Secondly, dividend yields should continue to support the market to some extent. Even after a year of severe cuts, the UK stands out as a higher-yielding alternative to other major equity regions, and a dividend recovery of sorts is in the making.
In its UK Dividend Monitor report covering the third quarter of 2020, Link Group announced that the “worst is over”. Link predicts that the UK market will yield between 3.3 and 3.6 per cent in the 12 months from the end of Q3 2020. Few overseas markets offer comparable yields.
Not so fast
One problem is that even if the UK has been underpriced, few have been willing to choose it over the alternatives. US and Asian markets have performed strongly this year, and the likes of big tech have capitalised on trends that accelerated in lockdown and should persist to some extent, even when economies reopen. The UK, by contrast, has little exposure to some of the new world trends. The market composition may also put it on the wrong side of the clamour for ESG investing.
Charles Younes, research manager at FE Investment, argues that this structural problem remains hard to ignore. His team halved the UK allocation in their investment portfolios over the summer, and the rally of November has not changed any minds. “If you look at the prospect for UK companies it’s becoming darker and darker even if you remove the Brexit risk,” he says. “If you look at the composition of the FTSE, it’s not rightly positioned to face the structural change in the post-Covid world.”
He, and others, are not convinced that a quick economic rebound is definitely on the cards. The format and impact of any economic reopening is unknown, and many consumers and businesses will leave the pandemic in a weaker state than they entered it. “Some companies have to repay debt or government money,” says Mr Younes. “Some companies have simply closed, like Debenhams.”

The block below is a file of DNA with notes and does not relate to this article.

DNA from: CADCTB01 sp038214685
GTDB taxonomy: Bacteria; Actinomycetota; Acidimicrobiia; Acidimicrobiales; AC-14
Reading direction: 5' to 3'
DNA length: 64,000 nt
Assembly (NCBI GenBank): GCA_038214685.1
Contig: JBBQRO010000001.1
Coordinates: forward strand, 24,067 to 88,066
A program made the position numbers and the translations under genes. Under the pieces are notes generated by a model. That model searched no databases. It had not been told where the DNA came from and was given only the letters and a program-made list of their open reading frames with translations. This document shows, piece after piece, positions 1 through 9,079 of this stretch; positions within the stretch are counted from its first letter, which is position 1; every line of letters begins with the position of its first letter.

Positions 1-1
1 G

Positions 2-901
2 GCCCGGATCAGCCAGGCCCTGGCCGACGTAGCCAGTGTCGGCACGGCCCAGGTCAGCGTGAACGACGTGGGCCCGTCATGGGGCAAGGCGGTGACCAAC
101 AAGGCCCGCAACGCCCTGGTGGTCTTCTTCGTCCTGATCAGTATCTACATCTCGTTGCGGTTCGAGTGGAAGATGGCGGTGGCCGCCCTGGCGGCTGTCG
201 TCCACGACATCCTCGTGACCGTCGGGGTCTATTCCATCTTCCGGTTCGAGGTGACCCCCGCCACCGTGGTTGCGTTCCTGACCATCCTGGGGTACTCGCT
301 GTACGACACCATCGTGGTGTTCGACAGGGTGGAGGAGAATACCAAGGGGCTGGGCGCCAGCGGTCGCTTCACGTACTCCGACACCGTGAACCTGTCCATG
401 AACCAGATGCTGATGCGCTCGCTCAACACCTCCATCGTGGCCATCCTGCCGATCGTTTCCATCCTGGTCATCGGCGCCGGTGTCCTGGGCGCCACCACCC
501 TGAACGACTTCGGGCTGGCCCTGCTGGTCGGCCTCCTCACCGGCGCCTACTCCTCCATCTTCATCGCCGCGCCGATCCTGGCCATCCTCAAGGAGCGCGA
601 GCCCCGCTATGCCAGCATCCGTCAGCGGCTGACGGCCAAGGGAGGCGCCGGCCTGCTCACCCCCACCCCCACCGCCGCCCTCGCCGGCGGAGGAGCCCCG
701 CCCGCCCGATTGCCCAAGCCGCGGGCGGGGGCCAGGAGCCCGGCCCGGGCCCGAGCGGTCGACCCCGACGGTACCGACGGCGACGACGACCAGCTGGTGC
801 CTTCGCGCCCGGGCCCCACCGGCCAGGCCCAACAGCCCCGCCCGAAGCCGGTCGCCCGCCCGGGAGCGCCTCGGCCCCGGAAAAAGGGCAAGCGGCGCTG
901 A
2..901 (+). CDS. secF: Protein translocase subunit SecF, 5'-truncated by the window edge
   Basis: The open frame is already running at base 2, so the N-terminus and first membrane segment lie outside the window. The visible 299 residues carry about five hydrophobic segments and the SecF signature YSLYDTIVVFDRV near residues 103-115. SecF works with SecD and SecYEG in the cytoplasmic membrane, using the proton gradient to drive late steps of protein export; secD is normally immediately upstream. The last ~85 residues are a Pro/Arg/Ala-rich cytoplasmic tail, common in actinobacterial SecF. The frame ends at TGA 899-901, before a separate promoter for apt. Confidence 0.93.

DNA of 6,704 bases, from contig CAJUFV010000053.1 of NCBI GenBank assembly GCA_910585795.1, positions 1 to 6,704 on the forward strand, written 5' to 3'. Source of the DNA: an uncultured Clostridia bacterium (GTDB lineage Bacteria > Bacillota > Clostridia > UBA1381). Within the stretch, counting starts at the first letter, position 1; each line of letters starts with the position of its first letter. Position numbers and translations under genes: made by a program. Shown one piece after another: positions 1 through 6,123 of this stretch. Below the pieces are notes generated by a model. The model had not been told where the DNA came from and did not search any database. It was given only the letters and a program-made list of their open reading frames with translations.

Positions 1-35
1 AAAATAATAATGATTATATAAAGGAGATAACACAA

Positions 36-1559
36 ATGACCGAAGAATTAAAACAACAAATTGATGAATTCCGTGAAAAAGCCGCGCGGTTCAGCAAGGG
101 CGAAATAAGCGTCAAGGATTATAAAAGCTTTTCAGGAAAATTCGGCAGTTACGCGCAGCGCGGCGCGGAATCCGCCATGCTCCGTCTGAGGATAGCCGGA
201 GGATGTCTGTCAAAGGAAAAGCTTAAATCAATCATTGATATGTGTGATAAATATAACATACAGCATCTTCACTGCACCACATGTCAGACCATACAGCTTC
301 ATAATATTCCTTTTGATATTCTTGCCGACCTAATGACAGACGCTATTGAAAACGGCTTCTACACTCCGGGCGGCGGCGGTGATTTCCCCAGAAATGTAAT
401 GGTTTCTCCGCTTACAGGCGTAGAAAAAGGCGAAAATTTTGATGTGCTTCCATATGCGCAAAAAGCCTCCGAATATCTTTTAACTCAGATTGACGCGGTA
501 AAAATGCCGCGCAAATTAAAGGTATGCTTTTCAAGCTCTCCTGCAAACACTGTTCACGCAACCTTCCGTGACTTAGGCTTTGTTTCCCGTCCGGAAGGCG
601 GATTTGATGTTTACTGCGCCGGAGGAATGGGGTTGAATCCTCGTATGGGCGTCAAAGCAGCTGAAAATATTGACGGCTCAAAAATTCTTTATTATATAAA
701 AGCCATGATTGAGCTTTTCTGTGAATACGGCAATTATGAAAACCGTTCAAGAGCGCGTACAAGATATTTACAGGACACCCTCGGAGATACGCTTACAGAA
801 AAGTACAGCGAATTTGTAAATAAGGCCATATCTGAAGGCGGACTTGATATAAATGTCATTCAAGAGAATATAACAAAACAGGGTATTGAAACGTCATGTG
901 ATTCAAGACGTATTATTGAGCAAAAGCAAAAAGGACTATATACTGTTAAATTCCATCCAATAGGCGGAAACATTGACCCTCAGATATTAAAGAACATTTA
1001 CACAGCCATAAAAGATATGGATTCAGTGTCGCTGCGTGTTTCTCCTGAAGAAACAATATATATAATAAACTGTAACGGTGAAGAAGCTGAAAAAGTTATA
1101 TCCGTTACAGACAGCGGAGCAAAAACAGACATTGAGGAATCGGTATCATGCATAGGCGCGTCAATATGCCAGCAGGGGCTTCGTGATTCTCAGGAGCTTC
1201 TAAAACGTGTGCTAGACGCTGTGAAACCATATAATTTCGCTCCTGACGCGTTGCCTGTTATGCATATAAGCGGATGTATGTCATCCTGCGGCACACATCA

Scepticism can also apply to hopes of an extended market rally. Too much good news could now be in the price, and the past decade has demonstrated that value rallies can be notoriously short-lived.
While some may want to take a punt on cyclical exposure or a broader rebound for UK stocks, remaining picky may be key. A look at names such as the Buffettology fund suggests that building a concentrated portfolio of strong companies is one way to ride the ups and downs of the domestic market. Chris Beauchamp, chief market analyst at IG, points to “pockets of good companies” listed in the UK that have international exposure and could benefit from a global reopening, from Diageo (DGE) to Compass (CPG). In hindsight, investors had the chance to buy the latter at a five-year low in March. He also points to the UK’s leading pharma names, which have performed solidly in the crisis.
An active approach, from picking a stock to buying funds, may be the best way in. Richard Staveley, manager of the Gresham House Strategic (GHS) investment trust, does present an optimistic case for the UK but believes that performance dispersion between different sectors will persist as the economy reopens.